Women's Health

How to stop worrying about your kids

mother talking with her son

 (Marina Dyakonova)

Even if you’re a glass half-full kind of girl, you probably worry about your kids. And although that worry will probably continue after your child turns 18, there are ways to manage the fears and anxieties that tend to consume us on a daily basis. Here are nine:

Put things in perspective
“Worry is always rooted in fear, 100 percent of the time,” according to Kristine Carlson, author of Don’t Sweat the Small Stuff for Moms. “Worry is pretty much a waste of your energy. The things that we’re most worried about probably will not happen.”

So instead of focusing on the ‘what ifs’, Carlson suggests realizing that many problems are temporary and that your child’s life is really a journey, rather than a series of small events.

Think the worst…just for a second
By asking yourself how realistic the worst case scenario is, you’ll most likely realize that you’re thinking in an exaggerated way, according to Karol Ward, a licensed clinical social worker and author of Worried Sick: Break Free from Chronic Worry to Achieve Mental and Physical Health.

Take action
“You worry a lot when you feel like life is out of control,” Carlson said, adding that you can solve your worry by having a plan or strategy for addressing the problem. So if you identify what the problem really is, why you’re worried about it and ways you can change it, your worry will most likely subside.  

Let it simmer
If a problem needs your immediate attention, by all means tackle it but sometimes putting your worries on the backburner to simmer is the best way to handle it, according to Carlson who says the solution will ultimately come to you.

“They’re not going to go away if they’re real problems,” Carlson said. “But oftentimes if we’re really focused on all the small things that are worrying us, then we can’t deal with what’s at hand.”

Breathe, meditate, or relax
When you’re stressed, you’re less likely to come up with the best solution. Plus, you won’t be able to stop worrying if you’re physically and mentally in a state of stress. But by taking five minutes to breathe deeply, meditate or practice progressive muscle relaxation techniques, you’ll be able to relax and get the clarity you need to move forward.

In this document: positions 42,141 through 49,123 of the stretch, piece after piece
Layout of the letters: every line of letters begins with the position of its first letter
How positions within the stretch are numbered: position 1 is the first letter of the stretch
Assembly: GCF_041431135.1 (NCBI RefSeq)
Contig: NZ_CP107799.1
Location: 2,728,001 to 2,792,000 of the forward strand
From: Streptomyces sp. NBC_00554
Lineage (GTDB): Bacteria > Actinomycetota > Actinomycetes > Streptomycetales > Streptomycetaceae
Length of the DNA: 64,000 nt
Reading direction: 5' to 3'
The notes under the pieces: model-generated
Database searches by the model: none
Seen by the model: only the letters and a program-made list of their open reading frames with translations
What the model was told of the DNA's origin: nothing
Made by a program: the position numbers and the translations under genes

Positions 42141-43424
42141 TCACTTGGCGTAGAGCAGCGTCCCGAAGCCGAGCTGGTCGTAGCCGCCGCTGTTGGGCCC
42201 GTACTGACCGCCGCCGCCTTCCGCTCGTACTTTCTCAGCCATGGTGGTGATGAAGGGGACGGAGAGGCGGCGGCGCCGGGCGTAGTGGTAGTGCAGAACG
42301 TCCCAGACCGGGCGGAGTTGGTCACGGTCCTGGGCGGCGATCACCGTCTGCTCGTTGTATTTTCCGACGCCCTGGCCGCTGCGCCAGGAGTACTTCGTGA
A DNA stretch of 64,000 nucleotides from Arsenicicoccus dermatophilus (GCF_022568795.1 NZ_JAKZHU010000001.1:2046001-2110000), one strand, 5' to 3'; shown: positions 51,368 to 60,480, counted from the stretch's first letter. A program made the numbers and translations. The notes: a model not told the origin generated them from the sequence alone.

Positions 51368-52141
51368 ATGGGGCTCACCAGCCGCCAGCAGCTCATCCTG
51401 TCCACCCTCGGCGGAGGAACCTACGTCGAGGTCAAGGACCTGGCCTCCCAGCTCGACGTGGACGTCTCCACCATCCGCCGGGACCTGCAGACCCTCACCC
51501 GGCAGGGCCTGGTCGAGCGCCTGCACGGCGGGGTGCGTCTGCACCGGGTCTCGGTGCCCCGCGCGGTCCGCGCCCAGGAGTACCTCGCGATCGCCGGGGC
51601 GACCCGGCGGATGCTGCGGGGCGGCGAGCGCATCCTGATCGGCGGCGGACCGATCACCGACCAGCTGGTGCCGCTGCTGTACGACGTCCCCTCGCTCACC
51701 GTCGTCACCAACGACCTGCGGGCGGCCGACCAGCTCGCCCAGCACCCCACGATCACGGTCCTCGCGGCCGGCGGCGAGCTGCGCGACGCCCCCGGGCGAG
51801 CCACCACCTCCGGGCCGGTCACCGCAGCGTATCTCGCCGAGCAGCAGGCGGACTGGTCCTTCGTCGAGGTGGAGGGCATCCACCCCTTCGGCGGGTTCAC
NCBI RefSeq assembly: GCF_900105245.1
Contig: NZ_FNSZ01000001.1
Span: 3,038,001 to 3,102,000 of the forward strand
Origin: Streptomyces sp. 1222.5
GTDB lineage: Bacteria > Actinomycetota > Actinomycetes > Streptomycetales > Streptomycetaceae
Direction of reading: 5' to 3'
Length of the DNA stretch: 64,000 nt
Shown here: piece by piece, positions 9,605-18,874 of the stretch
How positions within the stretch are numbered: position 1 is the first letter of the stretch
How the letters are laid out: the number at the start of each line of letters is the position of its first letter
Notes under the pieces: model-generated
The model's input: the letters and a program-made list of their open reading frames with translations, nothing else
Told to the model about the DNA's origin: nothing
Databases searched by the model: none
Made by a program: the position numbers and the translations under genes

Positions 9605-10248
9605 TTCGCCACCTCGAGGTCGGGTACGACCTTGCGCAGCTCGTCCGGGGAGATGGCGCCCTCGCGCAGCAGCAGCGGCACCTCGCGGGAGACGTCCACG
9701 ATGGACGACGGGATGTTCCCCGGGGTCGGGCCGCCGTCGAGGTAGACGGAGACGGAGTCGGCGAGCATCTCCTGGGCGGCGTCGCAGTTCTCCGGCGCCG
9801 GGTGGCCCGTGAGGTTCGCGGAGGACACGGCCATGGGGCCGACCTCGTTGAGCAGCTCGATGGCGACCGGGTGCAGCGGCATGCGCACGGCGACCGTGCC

Give up control
Sometimes there isn’t a clear-cut solution or you simply need to allow your child to figure it out for himself.

“Letting go is such a huge undertaking for most people, and especially for women because it means we have to release control,” Carlson said. “You can’t always rescue them. You have to see your job more as a guide than anything else.”

Don’t project
“There is a tendency to try to interpret everything through the filter of the mom,” Ward said.  So when dealing with a worry, it’s important to take a step back and decide if you’re projecting your feelings on your child or if this is actually something to worry about.

Unplug
News of abductions, shootings, and sexual abuse scandals are enough to put any parent on edge. Plus, if you’re constantly reading and researching, you’re trying to stay on top of your anxiety, which isn’t realistic, according to Ward.  

“If you over-saturate yourself, and are constantly trying to anticipate every disaster coming down the pike, then you’re going to be in a constant state of anxiety all the time,” Ward said. So limit the amount of media you consume on a daily basis and you’ll be less stressed out.

Move
Exercise not only releases tension and those feel good endorphins, it also disrupts the repetitive thoughts that can consume your mind. “If you’re walking and putting your focus on something else, you can’t always hold on to those worries and thoughts going over and over in your head,” Ward said.  

Get support
Sometimes talking to other, more experienced moms who are level-headed can help you work through some of your angst. “Borrow a little bit of their calmness until you can develop it within yourself,” Ward said.  

Julie Revelant is a health journalist and a consultant who provides content marketing and copywriting services for the healthcare industry. She's also a mom of two. Learn more about Julie at revelantwriting.com.